Blog: First World War perspectives - fiction vs non-fiction

Blog: First World War perspectives - fiction vs non-fiction

Friday, 11 July 2014

How is the public's view of World War One influenced by literature? By Stacey Permaul. 

When I received an invite from the Guardian to a panel discussion they were holding in association with the Folio Society, I couldn’t resist. 

The Folio Society is one of my favourite groups, championing the art and beauty of literature by designing and binding books in such a delicious way that would make any bookshelf reminiscent of an art gallery.

I decided to take my new poet friend, Jacqui Rowe, and enjoy an evening of intellectual discussion, yummy canapés and a chance to snoop around the Guardian offices… Even better, the subject matter helped elucidate many of the themes in our upcoming Touring Consortium production of Regeneration.

Hosted by literary editor Claire Armistead, the question posed was: has the British public’s conceptions and image of World War One been shaped or altered by creative writing or history? Discuss.

Joining Claire were two expert speakers ready to fight their corners – in the red, novelist Helen Dunmore (right). In the blue, historian and poo-pooer of war poets, David Reynolds (below). What resulted can only be described as an intellectual dish of quotes, anecdotes, and a big side of historical astonishments.Helen Dunmore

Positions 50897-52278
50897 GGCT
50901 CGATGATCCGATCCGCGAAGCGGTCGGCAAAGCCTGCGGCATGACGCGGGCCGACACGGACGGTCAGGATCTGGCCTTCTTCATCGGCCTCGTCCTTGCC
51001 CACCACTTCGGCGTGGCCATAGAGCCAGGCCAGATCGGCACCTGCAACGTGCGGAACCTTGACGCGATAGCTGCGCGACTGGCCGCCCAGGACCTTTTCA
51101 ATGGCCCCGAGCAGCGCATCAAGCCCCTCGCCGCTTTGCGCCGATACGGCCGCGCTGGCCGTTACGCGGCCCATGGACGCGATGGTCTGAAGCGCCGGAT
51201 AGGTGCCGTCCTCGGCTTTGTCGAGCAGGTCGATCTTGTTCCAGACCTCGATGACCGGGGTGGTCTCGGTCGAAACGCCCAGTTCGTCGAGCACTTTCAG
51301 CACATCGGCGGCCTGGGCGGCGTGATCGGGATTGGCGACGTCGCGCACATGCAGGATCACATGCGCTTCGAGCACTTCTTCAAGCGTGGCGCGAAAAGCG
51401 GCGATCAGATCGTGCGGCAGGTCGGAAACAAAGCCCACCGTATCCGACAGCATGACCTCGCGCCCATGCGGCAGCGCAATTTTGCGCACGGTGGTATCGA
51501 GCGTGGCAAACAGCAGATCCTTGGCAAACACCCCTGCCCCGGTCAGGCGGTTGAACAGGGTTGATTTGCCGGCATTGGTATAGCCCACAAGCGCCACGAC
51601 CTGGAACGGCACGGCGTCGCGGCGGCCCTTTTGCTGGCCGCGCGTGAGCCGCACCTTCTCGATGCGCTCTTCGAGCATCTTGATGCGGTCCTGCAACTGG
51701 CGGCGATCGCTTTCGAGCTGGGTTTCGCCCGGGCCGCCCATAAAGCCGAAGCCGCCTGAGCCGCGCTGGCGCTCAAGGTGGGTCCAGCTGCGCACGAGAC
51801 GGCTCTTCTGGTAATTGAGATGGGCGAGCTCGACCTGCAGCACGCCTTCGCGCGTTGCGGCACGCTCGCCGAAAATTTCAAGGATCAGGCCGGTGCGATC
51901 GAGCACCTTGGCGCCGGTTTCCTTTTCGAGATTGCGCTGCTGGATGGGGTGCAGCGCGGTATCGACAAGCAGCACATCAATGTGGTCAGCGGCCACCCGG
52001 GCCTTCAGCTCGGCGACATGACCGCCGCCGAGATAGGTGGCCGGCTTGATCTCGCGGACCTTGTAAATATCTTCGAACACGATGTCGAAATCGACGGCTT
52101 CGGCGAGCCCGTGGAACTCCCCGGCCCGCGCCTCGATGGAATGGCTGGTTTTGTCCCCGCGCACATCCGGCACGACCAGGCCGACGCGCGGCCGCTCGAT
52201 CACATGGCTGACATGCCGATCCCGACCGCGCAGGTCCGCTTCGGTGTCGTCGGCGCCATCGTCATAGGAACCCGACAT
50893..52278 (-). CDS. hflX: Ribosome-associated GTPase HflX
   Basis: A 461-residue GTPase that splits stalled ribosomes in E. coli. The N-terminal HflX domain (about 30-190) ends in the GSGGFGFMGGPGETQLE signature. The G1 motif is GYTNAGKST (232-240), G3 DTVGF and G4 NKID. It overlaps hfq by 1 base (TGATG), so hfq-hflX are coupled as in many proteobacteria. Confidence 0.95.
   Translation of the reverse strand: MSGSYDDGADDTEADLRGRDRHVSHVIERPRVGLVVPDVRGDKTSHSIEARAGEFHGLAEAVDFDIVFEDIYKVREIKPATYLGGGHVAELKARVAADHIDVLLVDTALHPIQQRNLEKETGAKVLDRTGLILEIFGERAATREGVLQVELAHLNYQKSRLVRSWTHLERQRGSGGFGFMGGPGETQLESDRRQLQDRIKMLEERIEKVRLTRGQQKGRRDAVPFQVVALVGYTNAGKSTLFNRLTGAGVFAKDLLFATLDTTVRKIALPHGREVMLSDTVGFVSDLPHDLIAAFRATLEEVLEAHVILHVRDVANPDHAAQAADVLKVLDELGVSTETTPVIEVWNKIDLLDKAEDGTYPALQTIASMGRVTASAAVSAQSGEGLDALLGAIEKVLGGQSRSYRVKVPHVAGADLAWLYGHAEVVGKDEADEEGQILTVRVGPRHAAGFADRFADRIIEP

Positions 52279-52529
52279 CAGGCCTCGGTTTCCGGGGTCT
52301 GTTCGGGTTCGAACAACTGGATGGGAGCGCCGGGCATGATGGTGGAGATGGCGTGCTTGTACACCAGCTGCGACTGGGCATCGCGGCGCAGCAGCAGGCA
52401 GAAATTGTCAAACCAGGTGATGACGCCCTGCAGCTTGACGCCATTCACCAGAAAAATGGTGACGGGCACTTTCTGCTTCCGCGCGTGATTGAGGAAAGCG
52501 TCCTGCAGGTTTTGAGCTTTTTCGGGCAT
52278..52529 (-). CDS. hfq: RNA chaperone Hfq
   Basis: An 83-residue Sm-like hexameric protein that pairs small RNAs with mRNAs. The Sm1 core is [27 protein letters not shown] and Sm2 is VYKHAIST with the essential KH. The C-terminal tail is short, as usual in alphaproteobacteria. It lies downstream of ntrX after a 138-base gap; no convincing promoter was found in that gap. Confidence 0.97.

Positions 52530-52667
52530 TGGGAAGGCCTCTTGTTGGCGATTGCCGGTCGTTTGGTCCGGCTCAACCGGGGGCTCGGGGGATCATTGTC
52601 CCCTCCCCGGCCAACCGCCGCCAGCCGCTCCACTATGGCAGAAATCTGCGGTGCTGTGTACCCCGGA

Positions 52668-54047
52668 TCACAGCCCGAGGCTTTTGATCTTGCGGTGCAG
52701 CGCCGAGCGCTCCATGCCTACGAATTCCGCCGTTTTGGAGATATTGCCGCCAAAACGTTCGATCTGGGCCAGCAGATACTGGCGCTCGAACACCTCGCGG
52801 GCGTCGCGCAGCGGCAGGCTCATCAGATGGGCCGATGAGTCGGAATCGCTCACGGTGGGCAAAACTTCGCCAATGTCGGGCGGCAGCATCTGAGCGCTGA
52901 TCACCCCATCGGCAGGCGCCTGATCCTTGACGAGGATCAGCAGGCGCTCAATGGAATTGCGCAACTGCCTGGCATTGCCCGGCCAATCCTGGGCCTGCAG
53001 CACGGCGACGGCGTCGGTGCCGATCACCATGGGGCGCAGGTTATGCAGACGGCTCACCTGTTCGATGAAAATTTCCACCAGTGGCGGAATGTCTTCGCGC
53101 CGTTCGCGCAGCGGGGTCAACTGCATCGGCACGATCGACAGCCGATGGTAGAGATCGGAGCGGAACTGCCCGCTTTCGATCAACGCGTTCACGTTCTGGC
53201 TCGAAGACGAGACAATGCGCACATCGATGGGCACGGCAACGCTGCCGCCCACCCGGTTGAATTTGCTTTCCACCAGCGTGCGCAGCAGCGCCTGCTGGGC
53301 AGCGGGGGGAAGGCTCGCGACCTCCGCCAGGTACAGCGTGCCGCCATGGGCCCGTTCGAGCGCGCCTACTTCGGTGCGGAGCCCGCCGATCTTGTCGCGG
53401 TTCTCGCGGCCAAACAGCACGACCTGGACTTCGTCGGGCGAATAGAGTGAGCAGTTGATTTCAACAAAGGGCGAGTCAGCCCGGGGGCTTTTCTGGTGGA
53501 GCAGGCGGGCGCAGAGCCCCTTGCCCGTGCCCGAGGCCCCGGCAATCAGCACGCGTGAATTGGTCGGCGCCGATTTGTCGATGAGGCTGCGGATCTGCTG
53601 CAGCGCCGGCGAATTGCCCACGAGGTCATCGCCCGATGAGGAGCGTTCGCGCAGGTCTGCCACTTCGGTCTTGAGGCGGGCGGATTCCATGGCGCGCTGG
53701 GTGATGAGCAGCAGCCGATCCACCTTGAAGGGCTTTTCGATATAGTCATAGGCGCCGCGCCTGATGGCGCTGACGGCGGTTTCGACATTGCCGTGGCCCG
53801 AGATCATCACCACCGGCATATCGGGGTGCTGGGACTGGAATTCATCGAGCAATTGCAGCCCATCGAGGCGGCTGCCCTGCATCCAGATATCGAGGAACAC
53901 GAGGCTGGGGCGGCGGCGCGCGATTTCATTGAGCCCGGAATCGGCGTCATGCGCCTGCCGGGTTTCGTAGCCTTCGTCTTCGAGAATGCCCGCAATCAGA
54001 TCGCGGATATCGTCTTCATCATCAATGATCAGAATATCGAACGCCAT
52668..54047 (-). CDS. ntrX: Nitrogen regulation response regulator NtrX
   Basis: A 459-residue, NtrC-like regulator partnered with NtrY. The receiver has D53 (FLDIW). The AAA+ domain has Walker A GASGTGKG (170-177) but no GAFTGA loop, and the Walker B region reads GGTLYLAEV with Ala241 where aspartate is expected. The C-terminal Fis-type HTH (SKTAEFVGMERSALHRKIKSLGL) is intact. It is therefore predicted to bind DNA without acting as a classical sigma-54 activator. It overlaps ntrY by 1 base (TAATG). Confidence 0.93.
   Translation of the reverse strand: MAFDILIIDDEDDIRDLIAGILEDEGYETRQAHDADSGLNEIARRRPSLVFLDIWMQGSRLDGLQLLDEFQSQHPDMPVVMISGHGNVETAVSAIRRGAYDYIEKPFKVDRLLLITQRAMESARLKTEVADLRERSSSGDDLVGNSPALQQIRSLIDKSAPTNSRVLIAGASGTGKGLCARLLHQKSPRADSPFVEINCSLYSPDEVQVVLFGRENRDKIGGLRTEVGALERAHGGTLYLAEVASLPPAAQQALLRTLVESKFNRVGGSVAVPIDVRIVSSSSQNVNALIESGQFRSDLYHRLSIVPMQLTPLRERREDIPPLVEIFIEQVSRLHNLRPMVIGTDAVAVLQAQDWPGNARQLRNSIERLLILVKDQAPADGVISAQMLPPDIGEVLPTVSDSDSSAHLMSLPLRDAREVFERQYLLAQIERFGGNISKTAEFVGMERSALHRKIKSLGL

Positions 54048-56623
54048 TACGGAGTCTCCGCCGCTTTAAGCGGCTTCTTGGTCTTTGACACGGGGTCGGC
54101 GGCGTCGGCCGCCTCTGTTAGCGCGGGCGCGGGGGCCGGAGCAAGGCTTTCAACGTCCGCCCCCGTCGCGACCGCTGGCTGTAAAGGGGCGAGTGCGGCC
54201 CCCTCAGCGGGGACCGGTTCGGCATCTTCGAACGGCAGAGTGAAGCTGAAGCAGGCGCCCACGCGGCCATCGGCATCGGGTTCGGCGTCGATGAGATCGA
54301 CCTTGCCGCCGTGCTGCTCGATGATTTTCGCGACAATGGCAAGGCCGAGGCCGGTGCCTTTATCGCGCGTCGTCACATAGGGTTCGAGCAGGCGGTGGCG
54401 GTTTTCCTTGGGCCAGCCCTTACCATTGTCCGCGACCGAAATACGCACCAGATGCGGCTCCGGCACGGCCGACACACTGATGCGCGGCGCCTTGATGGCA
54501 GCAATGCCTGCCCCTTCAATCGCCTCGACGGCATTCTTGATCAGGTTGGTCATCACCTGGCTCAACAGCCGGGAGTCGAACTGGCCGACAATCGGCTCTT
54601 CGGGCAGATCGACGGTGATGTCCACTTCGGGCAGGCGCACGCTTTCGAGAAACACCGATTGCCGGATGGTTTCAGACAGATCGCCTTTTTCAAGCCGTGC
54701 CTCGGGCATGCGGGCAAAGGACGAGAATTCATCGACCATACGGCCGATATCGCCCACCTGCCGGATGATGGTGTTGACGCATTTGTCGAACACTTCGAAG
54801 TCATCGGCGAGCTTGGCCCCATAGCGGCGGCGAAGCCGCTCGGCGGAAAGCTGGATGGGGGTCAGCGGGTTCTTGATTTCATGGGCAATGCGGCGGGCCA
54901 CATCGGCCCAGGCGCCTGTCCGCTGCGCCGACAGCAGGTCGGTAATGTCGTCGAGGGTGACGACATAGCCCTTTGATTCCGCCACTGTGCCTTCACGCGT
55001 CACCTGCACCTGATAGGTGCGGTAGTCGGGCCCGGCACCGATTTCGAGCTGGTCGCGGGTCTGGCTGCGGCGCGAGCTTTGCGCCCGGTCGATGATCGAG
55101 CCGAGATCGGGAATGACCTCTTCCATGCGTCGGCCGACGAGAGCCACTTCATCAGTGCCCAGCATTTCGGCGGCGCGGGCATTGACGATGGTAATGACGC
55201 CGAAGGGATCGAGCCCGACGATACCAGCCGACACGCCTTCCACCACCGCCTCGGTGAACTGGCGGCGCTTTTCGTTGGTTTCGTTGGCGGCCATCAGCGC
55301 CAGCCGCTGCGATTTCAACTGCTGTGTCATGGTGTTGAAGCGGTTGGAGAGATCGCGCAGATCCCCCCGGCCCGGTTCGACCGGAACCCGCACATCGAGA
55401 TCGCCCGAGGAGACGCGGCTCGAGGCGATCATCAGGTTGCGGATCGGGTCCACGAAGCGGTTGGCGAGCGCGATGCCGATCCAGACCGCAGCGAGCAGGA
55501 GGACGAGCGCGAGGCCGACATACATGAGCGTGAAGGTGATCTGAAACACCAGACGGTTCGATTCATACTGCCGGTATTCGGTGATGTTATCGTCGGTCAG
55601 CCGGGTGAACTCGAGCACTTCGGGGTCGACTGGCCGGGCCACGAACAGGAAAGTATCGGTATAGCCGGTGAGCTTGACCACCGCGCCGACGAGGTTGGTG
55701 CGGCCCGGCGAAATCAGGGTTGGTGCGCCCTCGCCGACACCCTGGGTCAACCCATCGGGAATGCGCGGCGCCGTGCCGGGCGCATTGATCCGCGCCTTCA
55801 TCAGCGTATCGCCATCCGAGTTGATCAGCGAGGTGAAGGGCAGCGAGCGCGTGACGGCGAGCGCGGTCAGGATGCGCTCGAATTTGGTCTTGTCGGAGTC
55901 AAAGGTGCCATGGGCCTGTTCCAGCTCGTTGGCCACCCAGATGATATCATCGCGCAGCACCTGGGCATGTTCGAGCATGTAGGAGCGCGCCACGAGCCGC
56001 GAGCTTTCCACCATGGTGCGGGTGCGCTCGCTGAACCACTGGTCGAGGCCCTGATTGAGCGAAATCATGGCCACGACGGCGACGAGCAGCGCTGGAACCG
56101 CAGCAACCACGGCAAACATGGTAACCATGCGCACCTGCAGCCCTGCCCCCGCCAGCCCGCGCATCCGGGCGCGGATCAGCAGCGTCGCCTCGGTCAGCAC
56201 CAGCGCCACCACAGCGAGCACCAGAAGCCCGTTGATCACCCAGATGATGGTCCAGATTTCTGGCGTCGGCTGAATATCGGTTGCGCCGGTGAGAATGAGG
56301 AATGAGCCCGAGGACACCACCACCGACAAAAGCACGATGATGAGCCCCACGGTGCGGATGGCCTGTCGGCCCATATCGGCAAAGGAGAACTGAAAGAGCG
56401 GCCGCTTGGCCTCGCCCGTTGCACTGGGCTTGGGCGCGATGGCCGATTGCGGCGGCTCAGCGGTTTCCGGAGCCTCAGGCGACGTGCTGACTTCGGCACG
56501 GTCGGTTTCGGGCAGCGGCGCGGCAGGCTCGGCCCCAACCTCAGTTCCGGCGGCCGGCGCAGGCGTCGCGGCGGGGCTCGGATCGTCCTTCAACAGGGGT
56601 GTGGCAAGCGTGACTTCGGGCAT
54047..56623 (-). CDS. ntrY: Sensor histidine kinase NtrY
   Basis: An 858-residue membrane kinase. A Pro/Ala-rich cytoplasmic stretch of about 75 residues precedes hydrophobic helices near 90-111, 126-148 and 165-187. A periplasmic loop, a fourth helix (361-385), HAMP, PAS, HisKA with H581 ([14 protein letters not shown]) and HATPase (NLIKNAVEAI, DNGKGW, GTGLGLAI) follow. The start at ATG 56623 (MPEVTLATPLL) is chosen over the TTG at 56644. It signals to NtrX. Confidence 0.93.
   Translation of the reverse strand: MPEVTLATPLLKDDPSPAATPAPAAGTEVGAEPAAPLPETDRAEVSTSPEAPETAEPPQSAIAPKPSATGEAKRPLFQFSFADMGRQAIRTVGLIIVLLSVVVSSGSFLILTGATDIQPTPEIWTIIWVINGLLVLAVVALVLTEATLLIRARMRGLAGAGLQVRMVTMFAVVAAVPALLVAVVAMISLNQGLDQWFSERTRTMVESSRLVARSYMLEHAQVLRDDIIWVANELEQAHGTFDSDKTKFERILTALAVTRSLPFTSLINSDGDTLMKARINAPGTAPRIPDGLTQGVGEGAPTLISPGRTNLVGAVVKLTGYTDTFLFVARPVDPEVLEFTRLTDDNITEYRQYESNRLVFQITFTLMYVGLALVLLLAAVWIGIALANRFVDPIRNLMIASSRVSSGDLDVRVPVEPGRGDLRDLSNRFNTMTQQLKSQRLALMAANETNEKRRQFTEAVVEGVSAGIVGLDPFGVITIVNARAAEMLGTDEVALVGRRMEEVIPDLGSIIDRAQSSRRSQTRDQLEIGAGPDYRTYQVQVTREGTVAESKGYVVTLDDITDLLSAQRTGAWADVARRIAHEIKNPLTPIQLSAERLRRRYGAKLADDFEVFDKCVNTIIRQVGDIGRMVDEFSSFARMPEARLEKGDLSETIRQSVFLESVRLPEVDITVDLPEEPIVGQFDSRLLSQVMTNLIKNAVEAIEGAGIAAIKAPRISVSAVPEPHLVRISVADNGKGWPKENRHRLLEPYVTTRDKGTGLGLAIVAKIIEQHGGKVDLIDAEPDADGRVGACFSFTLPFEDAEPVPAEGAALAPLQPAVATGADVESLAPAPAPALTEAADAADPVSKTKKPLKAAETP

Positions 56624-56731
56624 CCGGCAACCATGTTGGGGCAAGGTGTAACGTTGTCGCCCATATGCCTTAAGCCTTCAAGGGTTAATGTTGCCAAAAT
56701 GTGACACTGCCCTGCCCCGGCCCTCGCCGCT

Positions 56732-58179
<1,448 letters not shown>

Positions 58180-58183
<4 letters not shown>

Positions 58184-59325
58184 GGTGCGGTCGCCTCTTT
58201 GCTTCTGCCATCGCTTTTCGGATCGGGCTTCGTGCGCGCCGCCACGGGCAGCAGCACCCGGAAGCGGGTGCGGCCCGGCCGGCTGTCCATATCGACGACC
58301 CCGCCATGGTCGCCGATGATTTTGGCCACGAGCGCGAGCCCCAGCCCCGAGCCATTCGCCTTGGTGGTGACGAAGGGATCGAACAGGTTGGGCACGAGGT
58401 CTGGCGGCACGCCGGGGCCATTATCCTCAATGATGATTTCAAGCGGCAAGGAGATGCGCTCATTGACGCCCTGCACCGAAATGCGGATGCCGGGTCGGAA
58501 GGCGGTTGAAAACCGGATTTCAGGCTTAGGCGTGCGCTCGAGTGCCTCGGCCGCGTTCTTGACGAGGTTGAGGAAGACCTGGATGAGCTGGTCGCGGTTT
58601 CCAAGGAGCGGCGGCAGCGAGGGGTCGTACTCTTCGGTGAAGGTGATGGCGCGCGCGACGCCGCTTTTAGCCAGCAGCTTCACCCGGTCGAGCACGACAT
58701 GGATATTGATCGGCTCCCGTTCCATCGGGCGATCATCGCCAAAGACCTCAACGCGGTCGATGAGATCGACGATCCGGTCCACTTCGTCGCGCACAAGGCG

The invited guests were treated to a rollercoaster ride of opinions. Helen Dunmore defended the worksof acclaimed war poets Siegfried Sassoon and Wilfred Owen, but also praised the works of modernist poet and Cubist artist Apollinaire. They all, she said, provided insights into how the Great War affected the ordinary soldier, both in terms of battlefield horrors, but also in the beauty that many men found in camaraderie in the trenches and behind the front line.

As we avid listeners were swept away by poetic portrayals of Passchendaele, historian David Reynolds sharply reminded us that censorship, public education and propaganda had all played their part in shaping a biased view of the war. 'Anthem for Doomed Youth’ may be a staple diet for schools, but, he asserted, historical evidence such as letters, government documents and reports show many soldiers had positive attitudes and experiences of war – indeed many men viewed the Great War as a Great Holiday, shells excepted.

David ReynoldsBoth speakers argued so deftly and persuasively that I hardly knew what to think by the end. One of the most sobering moments was learning that, by refusing to fight, conscientious objectors were denied the right to vote as they were seen as withholding their country a service. How human rights activists would jump on that if the same rules applied today.

Find out more information on the Folio Society, here

 

 
 

Stacey Permaul, a regular contributor to Theatre Cloud, is the venue liaison officer for The Touring Consortium Theatre Company. 

Regeneration opens at Royal & Derngate, Northampton, where it runs from 29 August to 20 September 2014. It then tours to York, Edinburgh, Bradford, Nottingham, Cheltenham, Richmond, Wolverhampton, Darlington and Blackpool where it concludes on 29 November.

Regeneration premiered on 2 September 2014 (previews from 29 August) at Royal & Derngate, Northampton, where it continues until 20 September 2014. It then tours to York, Edinburgh, Bradford, Nottingham, Cheltenham, Richmond, Wolverhampton, Darlington and Blackpool where it concludes on 29 November.